Best AI stocks to watch in December 2023
Microsoft, Alphabet, Nvidia, Tesla and IBM could be the five best AI stocks to watch next month. These stocks are the five largest AI companies listed in the US.
Artificial Intelligence (AI) has been the investing theme of 2023. The tech world has seemingly had enough of disruptive tech, cryptocurrency, Web3, Blockchain, and the Metaverse — and is ready to set its hopes on the next big thing.
While these former concepts may be on the backburner as the days of ultraloose monetary policy have ended, AI is becoming the clear driving force for big tech. Indeed, almost all of the S&P 500’s gains in 2023 have come from just seven companies, all of whom are potentially riding the AI wave to some degree.
There may be a difference between AI and the rest though. Artificial Intelligence is already in use across a wide variety of real-world applications, including in entertainment, social media, art, retail, security, sport analytics, manufacturing, self-driving cars, healthcare, and warehousing alongside dozens of other sectors.
Every Netflix recommendation, every supermarket rewards purchase, and every football match is analysed ever more relentlessly in order to provide more and better data. And while consumers have always understood — even peripherally — that AI was taking over more and more of the heavy lifting; the sector’s investment catalyst has finally arrived.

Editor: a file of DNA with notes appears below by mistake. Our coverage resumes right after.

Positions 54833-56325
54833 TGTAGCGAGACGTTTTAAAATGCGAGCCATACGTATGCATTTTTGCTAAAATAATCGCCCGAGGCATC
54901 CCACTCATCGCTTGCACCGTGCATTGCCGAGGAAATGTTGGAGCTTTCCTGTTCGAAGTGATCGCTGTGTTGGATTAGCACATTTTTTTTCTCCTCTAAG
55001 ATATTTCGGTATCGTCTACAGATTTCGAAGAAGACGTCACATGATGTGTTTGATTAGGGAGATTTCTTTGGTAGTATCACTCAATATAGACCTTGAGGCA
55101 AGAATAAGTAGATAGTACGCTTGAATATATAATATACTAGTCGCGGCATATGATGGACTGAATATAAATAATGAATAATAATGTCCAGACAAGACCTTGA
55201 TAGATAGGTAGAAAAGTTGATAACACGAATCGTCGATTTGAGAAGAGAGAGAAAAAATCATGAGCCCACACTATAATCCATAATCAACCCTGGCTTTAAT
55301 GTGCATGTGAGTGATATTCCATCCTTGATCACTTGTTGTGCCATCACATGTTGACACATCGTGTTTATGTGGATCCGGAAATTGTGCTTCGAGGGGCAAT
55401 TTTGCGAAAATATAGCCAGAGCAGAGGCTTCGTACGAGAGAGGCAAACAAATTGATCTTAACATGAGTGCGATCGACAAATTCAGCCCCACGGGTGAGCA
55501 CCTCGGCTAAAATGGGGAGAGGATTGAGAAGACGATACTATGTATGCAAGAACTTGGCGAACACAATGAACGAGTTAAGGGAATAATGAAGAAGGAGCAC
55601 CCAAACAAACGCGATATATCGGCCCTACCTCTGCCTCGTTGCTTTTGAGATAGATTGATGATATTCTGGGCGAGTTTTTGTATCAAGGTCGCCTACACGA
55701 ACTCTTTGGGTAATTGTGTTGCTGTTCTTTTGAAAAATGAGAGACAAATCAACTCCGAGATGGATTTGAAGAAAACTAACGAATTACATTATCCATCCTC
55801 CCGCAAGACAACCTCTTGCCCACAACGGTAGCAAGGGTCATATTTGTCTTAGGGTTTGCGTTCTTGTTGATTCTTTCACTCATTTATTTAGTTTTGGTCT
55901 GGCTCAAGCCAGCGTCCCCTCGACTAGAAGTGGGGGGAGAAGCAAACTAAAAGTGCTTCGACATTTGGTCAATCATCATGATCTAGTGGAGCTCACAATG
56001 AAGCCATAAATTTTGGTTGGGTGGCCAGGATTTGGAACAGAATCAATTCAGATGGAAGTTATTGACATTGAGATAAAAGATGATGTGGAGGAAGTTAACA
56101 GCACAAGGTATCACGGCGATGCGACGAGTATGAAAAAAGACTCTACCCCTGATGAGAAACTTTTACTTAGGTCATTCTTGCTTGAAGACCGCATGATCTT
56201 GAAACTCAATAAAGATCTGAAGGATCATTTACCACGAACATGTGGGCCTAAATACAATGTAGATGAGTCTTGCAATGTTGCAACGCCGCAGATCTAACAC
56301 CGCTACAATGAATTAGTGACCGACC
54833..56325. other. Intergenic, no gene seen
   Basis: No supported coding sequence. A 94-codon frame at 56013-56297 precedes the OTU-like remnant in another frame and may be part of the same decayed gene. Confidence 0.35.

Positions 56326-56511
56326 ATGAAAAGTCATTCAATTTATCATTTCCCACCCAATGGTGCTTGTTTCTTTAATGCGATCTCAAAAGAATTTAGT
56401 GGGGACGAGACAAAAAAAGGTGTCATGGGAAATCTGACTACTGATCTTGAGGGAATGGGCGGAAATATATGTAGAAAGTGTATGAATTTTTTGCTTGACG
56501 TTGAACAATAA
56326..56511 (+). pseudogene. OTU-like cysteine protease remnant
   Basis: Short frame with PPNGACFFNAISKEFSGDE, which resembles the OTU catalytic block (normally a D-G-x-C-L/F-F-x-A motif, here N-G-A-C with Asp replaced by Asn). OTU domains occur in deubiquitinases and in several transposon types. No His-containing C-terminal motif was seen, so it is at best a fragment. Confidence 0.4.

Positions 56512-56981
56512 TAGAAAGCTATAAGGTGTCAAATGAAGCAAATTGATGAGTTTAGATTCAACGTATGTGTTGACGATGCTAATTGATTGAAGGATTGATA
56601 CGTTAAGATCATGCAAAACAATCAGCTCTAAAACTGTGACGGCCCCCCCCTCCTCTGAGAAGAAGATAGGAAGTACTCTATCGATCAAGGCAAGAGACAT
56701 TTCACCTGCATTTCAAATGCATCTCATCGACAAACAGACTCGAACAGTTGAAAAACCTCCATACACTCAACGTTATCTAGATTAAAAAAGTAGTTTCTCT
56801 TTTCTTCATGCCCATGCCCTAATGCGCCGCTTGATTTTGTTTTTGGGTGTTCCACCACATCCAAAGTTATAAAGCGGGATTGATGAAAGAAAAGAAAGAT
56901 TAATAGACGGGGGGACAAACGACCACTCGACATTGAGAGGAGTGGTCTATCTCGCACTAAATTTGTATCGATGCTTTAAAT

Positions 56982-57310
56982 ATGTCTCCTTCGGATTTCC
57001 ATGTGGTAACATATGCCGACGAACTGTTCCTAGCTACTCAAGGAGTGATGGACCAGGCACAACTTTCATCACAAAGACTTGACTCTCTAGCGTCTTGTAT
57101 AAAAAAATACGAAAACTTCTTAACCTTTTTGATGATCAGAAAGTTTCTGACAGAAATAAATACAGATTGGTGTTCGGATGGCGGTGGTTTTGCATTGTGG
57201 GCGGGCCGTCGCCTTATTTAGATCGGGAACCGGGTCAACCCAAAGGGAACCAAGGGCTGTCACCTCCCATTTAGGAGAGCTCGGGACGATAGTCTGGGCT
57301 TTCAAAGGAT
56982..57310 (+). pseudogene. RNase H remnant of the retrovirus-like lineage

This catalyst is of course ChatGPT, the OpenAI-developed chatbot which garnered over 1 million users in just five days. It took Facebook 10 months, and Netflix three and a half years to hit the same milestone.
Taking the world by storm, it now boasts over 100 million users, and investors are now considering whether the innovation could make entire careers in areas such as copywriting, accounting, personal training, and even software development entirely redundant. Of course, OpenAI’s board has recently gone through some turmoil — with many analysts suspecting differences of ethics as models become ever more powerful.
From an investment perspective, interest rates are relatively high, and quantitative easing appears all but over for the foreseeable future. AI development is exceptionally expensive, and for every ChatGPT breakthrough, there are hundreds of costly failures.
Therefore, the best AI stocks could be predominantly the larger blue chips — which also helps to diversify any investment in the event that their AI projects fail. However, it’s also worth noting that some commentators consider the large US stocks are inside an AI bubble that will eventually pop.
And remember, past performance is not an indicator of future returns. While the following are the largest AI-focused companies stateside, Apple and several others are excluded because analysts disagree on whether they qualify as AI companies.
Best AI stocks to watch
Microsoft is the original global computing power, so it makes sense that the US behemoth tops the list of the best AI stocks to watch. The company already had a strong relationship with OpenAI prior to the ChatGPT launch and has invested $13 billion into the company since 2019.
This remains a symbiotic relationship — Microsoft is allowing OpenAI access to its cloud centres to increase ChatGPT’s computing power, while native search engine Bing has incorporated the chatbot into its functions in an attempt to steal Google’s overwhelmingly dominant market share.